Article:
Iii Nested Lattice Codes Based Framework for Achieving Capacity Pair

This section describes an encoding/decoding framework for achieving the capacity pair of rate-diverse wireless network coding. The framework is based on nested lattice codes that have linear structures. We first give a preliminary on lattices and nested lattice codes in Section III.A. Then, in Section III.B, we show how nested lattice codes and its decoding can be used in our encoding/decoding framework to achieve the capacity pair.

Iii-a Preliminary on Lattices and Nested Lattice Codes

A real lattice of dimension is a discrete subgroup of () closed under addition and reflection: if , then ; if then . The lattice points (vectors) of are generated by taking all integer linear combinations of independent basis vectors. The basis vectors can be written into an generator matrix . Therefore, a lattice is specified by its generator matrix and can be always written as

Given a lattice and a lattice point , the Voronoi region of is defined to be the set of all vectors in that are closest to the lattice point : . The Voronoi region of is called the fundamental Voronoi region of the lattice and it is denoted by . Since every vector in can be uniquely written as , where and , a lattice quantization operation is a function that maps a vector to a lattice point of according to the minimum Euclidean distance rule: a lattice modulo operation is to get the quantization error: .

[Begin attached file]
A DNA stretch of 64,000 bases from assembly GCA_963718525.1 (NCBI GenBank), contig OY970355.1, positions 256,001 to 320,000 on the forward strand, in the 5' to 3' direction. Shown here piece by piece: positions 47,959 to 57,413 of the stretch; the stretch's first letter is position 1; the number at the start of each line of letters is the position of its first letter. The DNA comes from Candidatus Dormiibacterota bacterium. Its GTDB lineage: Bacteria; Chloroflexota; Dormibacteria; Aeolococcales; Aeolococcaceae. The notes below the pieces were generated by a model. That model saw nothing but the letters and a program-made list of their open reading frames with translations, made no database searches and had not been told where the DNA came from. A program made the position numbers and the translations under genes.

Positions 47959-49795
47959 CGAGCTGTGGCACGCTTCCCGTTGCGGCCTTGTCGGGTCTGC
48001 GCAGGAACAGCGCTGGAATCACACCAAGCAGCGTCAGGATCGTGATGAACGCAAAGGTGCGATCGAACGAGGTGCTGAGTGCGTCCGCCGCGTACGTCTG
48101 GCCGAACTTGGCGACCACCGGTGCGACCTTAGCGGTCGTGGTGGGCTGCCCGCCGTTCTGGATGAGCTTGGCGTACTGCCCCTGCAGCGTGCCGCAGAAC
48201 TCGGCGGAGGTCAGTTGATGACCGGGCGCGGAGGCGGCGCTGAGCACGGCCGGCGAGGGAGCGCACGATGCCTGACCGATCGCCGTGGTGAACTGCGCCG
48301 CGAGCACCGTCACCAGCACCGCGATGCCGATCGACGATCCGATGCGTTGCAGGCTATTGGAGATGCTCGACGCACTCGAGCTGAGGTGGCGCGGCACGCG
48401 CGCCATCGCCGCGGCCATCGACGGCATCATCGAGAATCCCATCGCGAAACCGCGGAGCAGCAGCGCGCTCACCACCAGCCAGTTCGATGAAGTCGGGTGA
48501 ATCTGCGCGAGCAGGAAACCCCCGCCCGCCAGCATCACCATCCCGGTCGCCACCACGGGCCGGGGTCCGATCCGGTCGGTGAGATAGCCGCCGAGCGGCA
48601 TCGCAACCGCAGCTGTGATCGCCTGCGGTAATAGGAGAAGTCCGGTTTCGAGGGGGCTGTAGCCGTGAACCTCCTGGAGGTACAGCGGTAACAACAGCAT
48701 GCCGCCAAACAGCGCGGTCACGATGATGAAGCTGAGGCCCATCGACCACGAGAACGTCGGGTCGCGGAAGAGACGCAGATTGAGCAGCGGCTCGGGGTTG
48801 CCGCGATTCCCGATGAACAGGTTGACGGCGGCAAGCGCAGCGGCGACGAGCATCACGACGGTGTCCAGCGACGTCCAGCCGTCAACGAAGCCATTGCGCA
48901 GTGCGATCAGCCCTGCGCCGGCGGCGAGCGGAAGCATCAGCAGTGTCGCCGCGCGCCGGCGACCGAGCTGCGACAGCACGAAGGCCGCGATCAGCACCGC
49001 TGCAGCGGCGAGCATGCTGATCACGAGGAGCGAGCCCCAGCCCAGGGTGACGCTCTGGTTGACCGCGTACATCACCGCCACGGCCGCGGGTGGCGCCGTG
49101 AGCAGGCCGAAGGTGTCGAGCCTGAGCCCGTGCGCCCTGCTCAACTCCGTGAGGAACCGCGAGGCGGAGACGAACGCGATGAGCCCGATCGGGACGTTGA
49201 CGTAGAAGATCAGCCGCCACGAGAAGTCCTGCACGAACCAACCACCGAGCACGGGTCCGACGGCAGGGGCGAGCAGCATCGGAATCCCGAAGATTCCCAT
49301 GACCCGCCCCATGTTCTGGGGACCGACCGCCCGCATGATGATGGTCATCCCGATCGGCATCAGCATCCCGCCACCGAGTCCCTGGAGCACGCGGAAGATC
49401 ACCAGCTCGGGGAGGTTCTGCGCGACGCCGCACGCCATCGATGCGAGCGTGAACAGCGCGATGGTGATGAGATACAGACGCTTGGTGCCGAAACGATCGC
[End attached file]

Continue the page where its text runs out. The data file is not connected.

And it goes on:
The volume of is denoted by and it can be shown that . The second-order moment of is defined as , where is a random vector uniformly distributed over . The normalized second-order moment of is defined as , which is invariant to the scale of the lattice (i.e., if the generator matrix were to be scaled by a non-zero scalar, would remain the same). The above definitions of volume and (normalized) second-order moment are not only restricted to Voronoi regions of lattices; they are applicable to any regions over the space of . In other words, in place of , for any subset of , we will also make use of the generalized definitions for the second moment and the normalized second moment later in this paper.

If the lattice is a subset of another lattice , , we say is nested in . A pair of lattices is called a nested pair if , where is called the coarse lattice and is called the fine lattice. For example, is a nested pair, where is a non-zero integer.

We now apply lattices to the coding problem. In this subsection, we consider a point-to-point single-user channel: , where is the vector of the channel symbols, is the vector of the received signals, is the channel gain, and is the vector of i.i.d. real AWGN components with mean-zero and variance-. All vectors here are length- vectors. The vector of the channel symbols is the codeword for conveying information message and it is subject to an average power constraint . The aim is to achieve the channel capacity , where .